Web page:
Introduction: King Arthur's longevity
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The real Arthur, if there ever was such a person, was definitely not a king. That is just about the only indisputable fact about the historical Arthur scholars can agree on. Some early sources speak of him as a warlord. There is not much else, no truth to rely on. But there are a lot of people who like to believe in him as historical figure, and there are others who will tell you he is just a legend.

Although I am not a believer in the historical Arthur, I will be the first to admit that the illusion of historical truth has been an important characteristic of the Arthurian legends through the ages. In other words: if there had not been so many believers, the legends would not be as impressive as they are now.
Nowadays it is still quite interesting for writers to play with the historical illusion; the name king Arthur has an authentic ring to it, but there are almost no annoying historical facts to suffocate the imagination.

The fact that we know so little about Arthur and the dark ages he came from is one of the reasons why, after fifteen centuries of changes to and repetitions of the story, he is still alive and well in our popular and even more serious culture.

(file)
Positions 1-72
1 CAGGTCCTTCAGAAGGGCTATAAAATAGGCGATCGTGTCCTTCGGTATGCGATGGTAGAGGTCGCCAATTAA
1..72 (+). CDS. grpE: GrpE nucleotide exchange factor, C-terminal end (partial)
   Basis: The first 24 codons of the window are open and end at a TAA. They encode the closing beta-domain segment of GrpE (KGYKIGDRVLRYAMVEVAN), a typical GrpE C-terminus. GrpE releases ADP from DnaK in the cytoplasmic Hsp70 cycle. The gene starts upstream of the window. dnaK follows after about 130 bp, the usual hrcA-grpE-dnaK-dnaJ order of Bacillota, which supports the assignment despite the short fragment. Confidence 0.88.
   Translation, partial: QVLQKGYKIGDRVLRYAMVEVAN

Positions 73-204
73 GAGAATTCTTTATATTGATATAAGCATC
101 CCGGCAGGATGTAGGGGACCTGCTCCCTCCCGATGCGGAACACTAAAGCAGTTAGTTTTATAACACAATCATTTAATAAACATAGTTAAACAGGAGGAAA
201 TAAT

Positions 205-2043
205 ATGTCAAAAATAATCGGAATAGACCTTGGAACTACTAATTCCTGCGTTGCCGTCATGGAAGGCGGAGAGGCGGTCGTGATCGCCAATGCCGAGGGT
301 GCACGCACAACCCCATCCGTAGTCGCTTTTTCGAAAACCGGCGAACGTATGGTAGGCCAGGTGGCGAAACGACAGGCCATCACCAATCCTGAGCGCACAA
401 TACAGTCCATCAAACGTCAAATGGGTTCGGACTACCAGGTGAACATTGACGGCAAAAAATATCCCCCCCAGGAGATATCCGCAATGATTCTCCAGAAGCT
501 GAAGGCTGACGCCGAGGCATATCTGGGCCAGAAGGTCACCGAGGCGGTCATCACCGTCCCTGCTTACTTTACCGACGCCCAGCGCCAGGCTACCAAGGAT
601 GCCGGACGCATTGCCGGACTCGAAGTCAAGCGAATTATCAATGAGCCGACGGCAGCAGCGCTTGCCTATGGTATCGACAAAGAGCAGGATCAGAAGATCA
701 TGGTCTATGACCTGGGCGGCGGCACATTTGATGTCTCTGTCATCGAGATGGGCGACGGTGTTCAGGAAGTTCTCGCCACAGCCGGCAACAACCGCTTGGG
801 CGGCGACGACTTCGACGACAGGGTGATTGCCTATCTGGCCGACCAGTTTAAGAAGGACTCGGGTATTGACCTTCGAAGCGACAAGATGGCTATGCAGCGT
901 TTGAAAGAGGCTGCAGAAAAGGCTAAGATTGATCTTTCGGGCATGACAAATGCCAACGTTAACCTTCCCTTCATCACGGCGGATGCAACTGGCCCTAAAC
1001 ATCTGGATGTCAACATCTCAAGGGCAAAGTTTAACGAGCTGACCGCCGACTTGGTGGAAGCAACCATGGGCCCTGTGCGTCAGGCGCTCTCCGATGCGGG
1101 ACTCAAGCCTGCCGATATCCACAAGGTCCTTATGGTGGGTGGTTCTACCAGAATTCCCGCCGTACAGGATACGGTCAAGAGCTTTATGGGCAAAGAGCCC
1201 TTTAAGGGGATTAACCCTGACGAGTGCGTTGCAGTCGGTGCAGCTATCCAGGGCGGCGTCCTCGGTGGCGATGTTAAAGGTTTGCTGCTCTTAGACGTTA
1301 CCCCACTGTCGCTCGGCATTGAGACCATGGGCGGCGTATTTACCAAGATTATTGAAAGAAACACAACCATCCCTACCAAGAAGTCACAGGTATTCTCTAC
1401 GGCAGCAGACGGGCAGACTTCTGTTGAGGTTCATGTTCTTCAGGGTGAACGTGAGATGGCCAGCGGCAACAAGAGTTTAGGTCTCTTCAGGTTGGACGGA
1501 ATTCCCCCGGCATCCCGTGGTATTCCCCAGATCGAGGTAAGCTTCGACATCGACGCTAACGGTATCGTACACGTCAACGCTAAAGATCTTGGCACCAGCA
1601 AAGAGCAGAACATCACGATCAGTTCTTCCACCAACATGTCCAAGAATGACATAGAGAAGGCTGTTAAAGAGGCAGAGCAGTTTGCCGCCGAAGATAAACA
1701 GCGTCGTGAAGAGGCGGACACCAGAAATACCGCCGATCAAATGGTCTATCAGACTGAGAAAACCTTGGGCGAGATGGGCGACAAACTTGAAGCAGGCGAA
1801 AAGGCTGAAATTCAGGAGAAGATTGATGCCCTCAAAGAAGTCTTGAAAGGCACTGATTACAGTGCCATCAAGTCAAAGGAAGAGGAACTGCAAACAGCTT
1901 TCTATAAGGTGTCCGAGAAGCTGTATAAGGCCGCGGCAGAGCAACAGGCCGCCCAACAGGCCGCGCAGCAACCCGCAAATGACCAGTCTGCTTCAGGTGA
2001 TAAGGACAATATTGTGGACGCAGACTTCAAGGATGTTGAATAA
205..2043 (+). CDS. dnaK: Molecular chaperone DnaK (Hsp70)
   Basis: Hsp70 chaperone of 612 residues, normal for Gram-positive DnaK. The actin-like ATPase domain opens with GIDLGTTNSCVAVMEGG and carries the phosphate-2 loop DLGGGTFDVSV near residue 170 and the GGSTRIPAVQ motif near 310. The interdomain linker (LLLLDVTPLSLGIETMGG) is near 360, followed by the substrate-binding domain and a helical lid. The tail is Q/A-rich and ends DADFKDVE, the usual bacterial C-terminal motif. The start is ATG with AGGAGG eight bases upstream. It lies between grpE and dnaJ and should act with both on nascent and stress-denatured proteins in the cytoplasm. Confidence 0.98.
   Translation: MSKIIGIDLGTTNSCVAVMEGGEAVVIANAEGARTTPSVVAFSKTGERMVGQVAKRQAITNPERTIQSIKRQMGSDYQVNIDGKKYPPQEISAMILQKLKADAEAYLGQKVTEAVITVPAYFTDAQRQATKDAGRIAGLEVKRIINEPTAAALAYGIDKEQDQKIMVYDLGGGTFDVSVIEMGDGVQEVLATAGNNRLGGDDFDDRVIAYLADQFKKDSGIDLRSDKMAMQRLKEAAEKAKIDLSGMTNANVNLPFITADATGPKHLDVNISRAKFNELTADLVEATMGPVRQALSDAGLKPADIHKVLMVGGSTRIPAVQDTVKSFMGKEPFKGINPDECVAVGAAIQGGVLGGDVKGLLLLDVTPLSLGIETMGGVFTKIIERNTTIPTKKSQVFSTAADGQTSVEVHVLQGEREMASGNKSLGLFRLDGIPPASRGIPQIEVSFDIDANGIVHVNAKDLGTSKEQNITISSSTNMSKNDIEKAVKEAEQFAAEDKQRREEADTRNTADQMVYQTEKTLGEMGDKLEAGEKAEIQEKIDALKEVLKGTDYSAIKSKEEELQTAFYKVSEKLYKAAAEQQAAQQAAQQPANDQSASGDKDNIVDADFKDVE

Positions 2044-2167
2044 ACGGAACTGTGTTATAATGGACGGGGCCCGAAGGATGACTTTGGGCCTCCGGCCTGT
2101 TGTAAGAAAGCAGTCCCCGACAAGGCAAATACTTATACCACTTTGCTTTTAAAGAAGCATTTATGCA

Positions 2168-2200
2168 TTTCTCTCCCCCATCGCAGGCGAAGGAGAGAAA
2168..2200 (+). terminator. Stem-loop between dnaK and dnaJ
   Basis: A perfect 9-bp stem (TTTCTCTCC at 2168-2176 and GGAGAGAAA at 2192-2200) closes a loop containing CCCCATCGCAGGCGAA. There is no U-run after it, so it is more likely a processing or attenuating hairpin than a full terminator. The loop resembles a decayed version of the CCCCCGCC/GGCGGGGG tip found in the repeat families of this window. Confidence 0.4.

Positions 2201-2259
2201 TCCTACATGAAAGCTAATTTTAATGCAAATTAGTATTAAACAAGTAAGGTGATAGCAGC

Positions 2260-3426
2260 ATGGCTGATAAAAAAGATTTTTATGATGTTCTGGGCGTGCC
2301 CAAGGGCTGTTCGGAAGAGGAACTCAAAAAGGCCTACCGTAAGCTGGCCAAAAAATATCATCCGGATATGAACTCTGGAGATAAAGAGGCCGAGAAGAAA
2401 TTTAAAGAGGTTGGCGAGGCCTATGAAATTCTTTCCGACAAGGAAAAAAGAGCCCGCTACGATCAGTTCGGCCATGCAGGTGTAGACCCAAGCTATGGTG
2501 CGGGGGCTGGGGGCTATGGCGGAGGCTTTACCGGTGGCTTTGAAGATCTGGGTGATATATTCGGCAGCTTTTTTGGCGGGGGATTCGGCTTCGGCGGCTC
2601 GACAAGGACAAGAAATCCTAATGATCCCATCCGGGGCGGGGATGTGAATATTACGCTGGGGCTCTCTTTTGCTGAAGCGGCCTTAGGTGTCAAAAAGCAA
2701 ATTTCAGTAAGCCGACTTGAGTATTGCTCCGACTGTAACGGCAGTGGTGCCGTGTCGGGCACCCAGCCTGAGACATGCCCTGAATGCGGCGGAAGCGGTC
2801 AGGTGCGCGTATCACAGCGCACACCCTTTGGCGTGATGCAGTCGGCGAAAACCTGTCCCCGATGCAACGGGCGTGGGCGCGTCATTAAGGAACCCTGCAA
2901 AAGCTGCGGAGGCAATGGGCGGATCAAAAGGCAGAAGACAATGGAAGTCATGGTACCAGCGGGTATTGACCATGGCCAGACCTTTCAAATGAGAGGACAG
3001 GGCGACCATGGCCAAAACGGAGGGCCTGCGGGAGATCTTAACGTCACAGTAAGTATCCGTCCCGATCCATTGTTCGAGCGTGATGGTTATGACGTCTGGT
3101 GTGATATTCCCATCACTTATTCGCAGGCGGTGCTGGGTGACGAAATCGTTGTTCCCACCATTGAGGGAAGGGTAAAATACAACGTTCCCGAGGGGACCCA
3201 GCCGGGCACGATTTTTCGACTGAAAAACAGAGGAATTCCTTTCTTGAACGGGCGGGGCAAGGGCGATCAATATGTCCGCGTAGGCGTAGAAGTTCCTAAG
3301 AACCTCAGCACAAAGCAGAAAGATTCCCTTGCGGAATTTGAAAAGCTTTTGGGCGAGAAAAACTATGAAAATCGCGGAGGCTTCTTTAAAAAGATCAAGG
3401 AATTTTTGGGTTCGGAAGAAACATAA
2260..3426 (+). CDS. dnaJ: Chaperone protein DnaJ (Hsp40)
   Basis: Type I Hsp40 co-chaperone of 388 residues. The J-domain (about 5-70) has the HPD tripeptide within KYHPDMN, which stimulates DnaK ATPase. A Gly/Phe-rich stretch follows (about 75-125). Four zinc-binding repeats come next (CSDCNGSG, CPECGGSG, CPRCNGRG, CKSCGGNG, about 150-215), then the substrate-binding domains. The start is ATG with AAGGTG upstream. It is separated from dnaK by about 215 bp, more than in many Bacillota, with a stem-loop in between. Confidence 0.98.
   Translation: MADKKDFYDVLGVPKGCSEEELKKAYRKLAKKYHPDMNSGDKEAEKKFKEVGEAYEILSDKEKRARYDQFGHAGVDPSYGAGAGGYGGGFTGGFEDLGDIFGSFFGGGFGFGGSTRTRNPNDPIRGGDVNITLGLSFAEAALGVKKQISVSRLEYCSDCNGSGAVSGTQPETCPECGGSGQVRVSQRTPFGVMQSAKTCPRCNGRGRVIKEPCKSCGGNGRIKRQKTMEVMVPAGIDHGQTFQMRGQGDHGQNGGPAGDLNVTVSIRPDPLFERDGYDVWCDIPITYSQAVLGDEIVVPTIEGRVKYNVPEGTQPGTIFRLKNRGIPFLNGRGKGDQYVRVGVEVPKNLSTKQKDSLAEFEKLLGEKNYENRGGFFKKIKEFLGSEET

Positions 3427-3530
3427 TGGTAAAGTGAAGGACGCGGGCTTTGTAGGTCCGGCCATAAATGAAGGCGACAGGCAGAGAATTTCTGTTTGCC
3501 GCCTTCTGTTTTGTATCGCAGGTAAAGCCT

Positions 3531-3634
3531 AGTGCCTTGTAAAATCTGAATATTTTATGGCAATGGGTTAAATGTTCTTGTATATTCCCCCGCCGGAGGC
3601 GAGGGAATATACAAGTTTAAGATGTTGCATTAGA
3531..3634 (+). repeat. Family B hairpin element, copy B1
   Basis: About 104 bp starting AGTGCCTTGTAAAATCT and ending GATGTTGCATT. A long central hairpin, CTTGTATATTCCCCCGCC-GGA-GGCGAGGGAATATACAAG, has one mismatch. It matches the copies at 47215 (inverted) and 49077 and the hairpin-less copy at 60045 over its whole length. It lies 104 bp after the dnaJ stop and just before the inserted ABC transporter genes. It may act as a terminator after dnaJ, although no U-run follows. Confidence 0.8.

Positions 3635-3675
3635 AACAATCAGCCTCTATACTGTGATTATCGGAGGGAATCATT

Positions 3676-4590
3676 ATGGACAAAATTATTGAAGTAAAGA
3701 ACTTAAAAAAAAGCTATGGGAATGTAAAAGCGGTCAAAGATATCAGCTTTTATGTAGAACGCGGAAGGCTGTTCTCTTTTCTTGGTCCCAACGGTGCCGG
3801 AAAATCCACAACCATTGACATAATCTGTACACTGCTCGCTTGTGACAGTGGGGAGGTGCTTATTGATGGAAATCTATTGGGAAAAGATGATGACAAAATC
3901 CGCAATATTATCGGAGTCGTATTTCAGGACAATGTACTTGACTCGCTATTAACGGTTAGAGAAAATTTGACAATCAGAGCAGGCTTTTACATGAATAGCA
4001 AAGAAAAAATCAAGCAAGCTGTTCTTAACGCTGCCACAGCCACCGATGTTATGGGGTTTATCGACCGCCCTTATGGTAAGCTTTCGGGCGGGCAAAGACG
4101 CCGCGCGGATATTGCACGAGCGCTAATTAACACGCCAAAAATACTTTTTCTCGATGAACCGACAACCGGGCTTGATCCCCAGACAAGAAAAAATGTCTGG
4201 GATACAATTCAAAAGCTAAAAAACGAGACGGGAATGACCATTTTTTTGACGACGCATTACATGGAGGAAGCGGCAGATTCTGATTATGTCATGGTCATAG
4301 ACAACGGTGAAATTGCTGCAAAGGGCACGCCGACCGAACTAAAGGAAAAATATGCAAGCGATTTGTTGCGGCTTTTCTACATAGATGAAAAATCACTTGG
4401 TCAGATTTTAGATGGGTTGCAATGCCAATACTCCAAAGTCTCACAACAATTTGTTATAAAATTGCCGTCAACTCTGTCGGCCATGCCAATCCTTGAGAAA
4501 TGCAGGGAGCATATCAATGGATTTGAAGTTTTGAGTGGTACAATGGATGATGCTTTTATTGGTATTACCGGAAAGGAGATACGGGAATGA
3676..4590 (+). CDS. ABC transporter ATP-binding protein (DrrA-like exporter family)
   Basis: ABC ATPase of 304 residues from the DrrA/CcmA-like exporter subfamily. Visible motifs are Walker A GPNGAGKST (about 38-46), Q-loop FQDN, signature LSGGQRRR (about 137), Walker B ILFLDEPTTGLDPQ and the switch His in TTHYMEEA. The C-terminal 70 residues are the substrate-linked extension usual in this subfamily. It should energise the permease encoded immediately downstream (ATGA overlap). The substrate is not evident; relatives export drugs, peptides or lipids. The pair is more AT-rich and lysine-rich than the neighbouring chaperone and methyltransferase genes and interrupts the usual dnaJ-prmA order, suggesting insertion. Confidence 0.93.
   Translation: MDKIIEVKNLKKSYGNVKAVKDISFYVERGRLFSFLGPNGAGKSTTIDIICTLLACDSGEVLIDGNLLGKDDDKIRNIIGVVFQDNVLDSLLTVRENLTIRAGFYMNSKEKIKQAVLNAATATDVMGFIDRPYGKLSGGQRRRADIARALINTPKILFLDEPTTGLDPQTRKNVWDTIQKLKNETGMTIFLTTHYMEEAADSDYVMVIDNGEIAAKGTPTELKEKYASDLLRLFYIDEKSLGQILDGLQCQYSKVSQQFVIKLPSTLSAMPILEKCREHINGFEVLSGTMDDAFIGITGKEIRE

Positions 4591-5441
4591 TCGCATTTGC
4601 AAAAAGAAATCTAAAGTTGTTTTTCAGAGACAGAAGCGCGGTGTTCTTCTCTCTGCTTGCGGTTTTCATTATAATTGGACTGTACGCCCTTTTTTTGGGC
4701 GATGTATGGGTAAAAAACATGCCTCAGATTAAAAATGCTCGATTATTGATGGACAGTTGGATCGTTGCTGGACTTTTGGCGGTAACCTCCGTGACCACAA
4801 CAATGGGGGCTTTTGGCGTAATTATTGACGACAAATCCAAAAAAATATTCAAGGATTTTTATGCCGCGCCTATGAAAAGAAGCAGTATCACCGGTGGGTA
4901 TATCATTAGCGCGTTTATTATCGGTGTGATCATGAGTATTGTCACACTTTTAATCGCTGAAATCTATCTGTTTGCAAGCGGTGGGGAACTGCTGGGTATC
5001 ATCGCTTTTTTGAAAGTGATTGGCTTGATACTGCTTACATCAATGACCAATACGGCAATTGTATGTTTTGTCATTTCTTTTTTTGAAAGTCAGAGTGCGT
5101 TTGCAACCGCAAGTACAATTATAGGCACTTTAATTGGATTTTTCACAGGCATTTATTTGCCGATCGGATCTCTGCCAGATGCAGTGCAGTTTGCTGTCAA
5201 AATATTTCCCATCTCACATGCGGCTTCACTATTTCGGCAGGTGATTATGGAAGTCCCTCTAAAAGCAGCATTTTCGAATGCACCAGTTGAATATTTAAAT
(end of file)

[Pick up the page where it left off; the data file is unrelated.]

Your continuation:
King Arthur and king Ban plan a tournament as queen Guinevere and courtiers watch
King Arthur and king Ban plan a tournament as queen Guinevere and courtiers watch
ca 1300
Bibliothèque Nationale, fr. 95, f. 291


There is not just one true version of the legend either, because we know very little of the origins of the myth. The story was part of the oral Celtic tradition, must have been told and retold before it was written down and most of these early versions have perished in time.
The Round Table was not mentioned until the 12th century, by Wace, who also gave Arthur's sword the name Excalibur. And a couple of decades later Crétien de Troyes introduced Lancelot as Queen Guinevere's lover and Perceval as the grail hero. In later chronicles Perceval is surpassed by the perfect knight Galahad.

That is another reason for Arthur's longevity: his court is always open to new heroes and the ideal background for new story-lines. Like Lancelot, Perceval and Galahad, Merlin and Tristan were also drawn to his court at different times in the Middle Ages. An example of a modern hero that joins the Camelot court is Prince Valiant, the main character of Hal Foster's cartoons, published in several American Sunday papers from 1937 to 1971.


Prince Valiant
Prince Valiant dreaming of his beloved Aleta
In: Hal Foster's Prince Valiant


Last update: 15-08-2000

© Iman Keuchenius 1998